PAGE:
In yet another aspect of the present invention, a computing device for printing content at a printing device is provided. The computing device includes a universal engine, wherein the universal engine converts content from an application into a mark-up language format. The computing device further includes plural style sheets, wherein the style sheets define the format of the content converted by the universal engine. The mark-up language may be XML and the style sheets may be in the XSL/XSLT format.

In yet another aspect, a printing device for printing content from a computing device in a mark-up language is provided. The printing device is pre-loaded with content format information. The mark-up language may be XML and the content format information may be in the XSL/XSLT format.

In yet another aspect, the present invention does not require memory intensive, device specific printer drivers for printing content from a computing device.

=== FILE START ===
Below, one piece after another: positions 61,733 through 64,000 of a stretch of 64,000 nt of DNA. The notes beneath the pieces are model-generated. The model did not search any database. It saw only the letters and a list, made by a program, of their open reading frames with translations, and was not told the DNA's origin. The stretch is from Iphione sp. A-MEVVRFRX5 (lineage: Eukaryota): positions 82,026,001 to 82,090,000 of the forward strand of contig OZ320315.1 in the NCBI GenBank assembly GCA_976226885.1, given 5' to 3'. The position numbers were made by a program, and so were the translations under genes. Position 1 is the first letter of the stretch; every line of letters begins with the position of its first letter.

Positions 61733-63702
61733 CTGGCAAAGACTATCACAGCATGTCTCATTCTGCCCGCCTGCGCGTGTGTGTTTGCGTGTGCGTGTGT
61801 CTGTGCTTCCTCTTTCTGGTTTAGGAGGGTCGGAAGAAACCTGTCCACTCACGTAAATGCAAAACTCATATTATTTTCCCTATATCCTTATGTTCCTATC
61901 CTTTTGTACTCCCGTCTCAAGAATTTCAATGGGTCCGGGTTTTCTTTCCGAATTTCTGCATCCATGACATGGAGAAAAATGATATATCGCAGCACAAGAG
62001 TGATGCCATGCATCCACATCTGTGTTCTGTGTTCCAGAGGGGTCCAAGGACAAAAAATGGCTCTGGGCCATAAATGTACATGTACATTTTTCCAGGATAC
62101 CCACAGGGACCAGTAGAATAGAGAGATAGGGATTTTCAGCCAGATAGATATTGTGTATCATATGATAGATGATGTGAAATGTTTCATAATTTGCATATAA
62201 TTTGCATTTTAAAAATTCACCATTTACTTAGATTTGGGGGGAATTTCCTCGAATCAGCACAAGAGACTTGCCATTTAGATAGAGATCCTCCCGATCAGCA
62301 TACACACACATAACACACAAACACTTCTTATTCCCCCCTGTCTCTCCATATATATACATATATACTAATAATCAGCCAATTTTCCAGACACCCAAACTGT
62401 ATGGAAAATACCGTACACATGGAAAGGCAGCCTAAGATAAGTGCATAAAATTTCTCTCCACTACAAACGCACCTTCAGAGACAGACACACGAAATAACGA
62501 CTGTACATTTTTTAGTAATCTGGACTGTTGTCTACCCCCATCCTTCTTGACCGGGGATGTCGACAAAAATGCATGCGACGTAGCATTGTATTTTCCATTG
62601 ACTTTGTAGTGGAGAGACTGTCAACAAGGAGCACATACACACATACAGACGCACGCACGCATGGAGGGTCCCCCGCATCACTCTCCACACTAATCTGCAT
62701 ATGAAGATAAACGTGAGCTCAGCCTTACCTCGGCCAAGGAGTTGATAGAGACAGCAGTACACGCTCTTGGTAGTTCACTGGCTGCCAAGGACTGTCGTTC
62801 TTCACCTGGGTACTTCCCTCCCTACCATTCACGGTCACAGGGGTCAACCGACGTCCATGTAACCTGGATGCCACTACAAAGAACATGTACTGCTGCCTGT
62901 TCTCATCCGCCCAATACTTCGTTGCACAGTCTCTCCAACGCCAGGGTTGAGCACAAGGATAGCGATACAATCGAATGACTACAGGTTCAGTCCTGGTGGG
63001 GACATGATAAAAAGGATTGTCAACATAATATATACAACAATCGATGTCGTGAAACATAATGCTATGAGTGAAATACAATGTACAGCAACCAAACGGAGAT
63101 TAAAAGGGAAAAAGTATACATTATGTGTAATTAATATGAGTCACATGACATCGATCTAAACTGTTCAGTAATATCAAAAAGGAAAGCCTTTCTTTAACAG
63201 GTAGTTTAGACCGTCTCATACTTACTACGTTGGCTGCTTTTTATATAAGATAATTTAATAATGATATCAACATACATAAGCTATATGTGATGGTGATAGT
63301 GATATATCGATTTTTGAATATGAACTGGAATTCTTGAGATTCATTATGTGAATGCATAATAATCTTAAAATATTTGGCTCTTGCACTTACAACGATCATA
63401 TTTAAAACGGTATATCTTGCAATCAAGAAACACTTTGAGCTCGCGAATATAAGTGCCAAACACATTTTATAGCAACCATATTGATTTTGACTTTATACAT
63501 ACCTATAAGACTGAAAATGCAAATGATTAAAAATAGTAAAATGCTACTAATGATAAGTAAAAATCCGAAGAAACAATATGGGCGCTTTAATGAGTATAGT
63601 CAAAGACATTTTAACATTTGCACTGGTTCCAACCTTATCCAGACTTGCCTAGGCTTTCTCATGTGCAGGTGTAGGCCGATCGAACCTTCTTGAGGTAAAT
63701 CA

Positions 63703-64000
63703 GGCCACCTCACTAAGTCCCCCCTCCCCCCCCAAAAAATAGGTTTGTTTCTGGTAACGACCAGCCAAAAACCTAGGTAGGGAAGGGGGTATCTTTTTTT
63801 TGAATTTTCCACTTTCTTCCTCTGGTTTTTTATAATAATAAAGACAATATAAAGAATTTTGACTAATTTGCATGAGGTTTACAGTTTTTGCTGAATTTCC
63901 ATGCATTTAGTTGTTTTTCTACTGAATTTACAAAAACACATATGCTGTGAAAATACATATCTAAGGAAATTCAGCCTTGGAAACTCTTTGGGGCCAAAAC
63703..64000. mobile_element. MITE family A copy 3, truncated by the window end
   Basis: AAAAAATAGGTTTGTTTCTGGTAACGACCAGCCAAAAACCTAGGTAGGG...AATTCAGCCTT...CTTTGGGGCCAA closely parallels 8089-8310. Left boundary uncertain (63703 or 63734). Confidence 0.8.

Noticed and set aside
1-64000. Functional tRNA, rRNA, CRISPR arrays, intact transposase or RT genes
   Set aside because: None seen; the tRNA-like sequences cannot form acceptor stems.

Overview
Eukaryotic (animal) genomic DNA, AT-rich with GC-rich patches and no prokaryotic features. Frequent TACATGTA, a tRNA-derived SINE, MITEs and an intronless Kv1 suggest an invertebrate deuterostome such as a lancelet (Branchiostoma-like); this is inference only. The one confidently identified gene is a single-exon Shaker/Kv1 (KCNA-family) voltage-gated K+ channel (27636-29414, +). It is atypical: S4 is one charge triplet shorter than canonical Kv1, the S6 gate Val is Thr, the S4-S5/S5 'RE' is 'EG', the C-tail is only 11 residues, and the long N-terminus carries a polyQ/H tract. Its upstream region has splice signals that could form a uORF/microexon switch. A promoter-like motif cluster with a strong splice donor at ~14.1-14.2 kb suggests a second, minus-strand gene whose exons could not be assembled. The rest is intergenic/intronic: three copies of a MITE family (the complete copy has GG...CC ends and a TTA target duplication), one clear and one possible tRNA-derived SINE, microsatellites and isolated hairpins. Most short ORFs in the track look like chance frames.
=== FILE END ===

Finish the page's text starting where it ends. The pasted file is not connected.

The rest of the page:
This brief summary has been provided so that the nature of the invention may be understood quickly. A more complete understanding of the invention can be obtained by reference to the following detailed description of the preferred embodiments thereof in connection with the attached drawings.

BRIEF DESCRIPTION OF THE DRAWINGS

FIG. 1, as described above, illustrates a conventional printing system.

FIG. 2 is a block diagram of a handheld device coupled to a printer, embodying the present invention.

FIG. 3 is a block diagram showing some of the components used in a handheld device, embodying the present invention.